Among local indie chefs, it’s “almost taboo” to talk about profit, says Kurt Huffman, owner of ChefStable, an investment group with a stake in restaurants such as Ox, Ping and Grüner. “Corporate restaurants are the ones that make a lot of money,” he says. “But there’s the idea that we’re artists; we don’t talk about that.”
Independent restaurants generally net 4% to 6%, although many aim for a 10% to 15% profit margin, Huffman says. His group of ChefStable restaurants nets anywhere from 3% at the poorest-performing venue — “It’s not the restaurant people think it is,” he says — to 20% at the best-performing. Compared to other cities, opening a restaurant in Portland is more of a lifestyle than financial decision, says Bruce Carey, whose five restaurants in Portland — Bluehour, 23Hoyt, Clarklewis, Saucebox, Via Tribunali — “eke out” a 10% profit margin. Most independent owners are content making less than they could if they were in Los Angeles or Chicago, he says.
“If you keep your expectations in check for what you will take home, opening your own small, chef-driven, owner-operated restaurant provides an acceptable quality of life,” Carey says. “But it ain’t no get-rich-quick scheme for anyone.”
That paradigm is leading to a more favorable real-estate climate for restaurant owners and helps explain the Portland miniboom in hotel restaurants owned by local chefs.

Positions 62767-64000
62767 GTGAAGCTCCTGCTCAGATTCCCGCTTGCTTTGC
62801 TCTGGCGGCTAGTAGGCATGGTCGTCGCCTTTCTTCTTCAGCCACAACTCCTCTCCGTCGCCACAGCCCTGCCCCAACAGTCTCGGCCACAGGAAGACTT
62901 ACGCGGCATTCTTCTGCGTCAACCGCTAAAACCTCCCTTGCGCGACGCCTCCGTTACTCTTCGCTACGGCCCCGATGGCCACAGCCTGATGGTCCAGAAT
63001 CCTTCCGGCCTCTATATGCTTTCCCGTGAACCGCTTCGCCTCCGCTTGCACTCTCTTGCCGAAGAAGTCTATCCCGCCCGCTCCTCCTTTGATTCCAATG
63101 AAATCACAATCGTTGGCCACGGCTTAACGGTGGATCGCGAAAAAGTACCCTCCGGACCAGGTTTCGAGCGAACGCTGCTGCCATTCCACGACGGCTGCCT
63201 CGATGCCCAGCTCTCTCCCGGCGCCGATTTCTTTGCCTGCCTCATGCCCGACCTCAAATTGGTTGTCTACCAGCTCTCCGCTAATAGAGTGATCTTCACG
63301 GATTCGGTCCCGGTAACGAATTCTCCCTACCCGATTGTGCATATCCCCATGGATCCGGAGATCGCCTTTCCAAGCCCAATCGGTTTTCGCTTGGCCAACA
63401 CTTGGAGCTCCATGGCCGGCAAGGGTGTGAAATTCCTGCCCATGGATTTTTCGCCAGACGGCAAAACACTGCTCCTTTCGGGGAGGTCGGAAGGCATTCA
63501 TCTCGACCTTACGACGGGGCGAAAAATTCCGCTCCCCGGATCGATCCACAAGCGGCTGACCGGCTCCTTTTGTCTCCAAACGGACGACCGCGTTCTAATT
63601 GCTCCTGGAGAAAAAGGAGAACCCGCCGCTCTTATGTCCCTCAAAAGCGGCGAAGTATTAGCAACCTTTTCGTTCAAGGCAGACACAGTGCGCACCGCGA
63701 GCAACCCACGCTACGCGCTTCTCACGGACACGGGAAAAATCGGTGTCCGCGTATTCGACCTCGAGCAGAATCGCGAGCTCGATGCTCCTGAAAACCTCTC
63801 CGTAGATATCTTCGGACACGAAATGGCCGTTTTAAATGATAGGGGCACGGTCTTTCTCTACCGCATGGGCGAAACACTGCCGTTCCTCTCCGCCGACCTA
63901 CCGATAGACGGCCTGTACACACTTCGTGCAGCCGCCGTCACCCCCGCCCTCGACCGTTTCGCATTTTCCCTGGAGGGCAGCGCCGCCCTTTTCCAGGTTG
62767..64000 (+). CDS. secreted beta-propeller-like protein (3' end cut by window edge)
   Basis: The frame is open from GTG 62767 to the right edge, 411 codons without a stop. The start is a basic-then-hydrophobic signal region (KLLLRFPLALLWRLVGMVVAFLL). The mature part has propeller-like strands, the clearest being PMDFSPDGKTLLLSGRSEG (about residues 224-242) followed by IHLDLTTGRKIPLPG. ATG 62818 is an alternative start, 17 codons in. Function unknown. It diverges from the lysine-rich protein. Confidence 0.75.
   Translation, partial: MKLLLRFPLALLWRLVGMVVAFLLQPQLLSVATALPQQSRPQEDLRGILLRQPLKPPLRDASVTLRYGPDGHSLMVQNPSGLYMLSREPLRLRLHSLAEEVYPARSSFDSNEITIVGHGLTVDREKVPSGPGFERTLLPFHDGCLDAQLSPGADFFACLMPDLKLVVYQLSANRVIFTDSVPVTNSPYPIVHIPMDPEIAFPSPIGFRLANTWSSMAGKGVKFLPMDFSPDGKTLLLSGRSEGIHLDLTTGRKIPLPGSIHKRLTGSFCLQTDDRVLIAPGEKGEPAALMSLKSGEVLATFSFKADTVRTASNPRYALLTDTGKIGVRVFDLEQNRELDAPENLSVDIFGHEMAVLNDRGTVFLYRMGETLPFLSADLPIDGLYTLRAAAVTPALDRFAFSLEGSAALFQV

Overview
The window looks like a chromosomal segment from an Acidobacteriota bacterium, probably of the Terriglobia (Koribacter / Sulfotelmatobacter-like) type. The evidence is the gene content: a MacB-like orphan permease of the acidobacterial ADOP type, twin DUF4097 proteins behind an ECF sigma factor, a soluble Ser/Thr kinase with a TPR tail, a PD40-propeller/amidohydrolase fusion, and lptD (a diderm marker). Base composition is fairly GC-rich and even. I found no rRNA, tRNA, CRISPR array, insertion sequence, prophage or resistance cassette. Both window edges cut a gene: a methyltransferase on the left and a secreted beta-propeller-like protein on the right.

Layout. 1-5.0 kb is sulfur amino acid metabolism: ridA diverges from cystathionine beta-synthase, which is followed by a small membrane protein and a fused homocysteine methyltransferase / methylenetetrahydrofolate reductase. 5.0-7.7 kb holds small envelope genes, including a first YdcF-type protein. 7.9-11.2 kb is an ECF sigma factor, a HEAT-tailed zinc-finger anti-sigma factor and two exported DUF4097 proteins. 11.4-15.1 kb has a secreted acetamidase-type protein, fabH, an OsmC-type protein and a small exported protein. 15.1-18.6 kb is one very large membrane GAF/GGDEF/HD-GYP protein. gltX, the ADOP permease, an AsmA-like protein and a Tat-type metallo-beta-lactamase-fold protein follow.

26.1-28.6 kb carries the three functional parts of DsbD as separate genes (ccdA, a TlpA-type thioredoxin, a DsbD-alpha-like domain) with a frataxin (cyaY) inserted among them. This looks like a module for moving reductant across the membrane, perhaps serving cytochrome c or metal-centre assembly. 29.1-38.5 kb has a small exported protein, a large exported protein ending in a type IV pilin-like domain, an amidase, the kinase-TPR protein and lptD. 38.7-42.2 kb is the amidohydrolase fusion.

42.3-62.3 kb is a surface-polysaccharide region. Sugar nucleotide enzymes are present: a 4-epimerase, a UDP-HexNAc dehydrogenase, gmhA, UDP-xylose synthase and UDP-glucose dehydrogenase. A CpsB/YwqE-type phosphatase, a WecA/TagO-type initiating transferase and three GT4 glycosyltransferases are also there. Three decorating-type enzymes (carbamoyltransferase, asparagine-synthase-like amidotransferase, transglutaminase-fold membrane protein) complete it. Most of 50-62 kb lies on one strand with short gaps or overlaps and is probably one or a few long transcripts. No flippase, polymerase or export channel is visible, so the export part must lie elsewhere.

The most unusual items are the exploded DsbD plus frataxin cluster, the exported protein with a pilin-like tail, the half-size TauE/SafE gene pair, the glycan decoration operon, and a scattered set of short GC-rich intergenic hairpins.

This past September, thousands of people from around Oregon, the country and the world descended on the Rose City for Feast Portland, an international culinary festival celebrating “Oregon bounty.” It was another feather in the cap for a metropolis Knowlton says is one of the three “most exciting food cities” in the country right now. The ranking is based on new restaurant openings, “buzz” and eagerness on the part of top chefs to visit Portland.
Echoing the assessment of many local chefs and critics, Knowlton says the food in Portland restaurants isn’t better than in other cities, and that the city suffers from a lack of high-end, avant-garde options. There is also “a bit of a cookie-cutter mentality” in the replication of dishes and atmosphere, he says.
Food criticism notwithstanding, Portland dining stands out for its “complete package,” Knowlton says, from the independent chef/owners to the spirits, coffee, beer, “cool neighborhoods” — and the bicycles. “It’s a zeitgeist. It’s the Brooklynization of America.”
Fueled by a disparate collection of regulations, urban development policies, real-estate trends and that amazing bounty, Portland restaurants have become an international sensation. All that attention will raise the bar for the cuisine, says Boyce, whose wife, baker Kim Boyce, has opened up her own shop. “People came here because of the scene, and now the scene will expand and grow because of that,” he says.
Mike Thelin, co-founder of Feast Portland, gets to the root ingredient of why Portland is a restaurant leader. “Societally, right now food is the hottest thing,” he says. “And Portland is the hottest city.”
Linda Baker is the managing editor of Oregon Business. She can be reached at [email protected].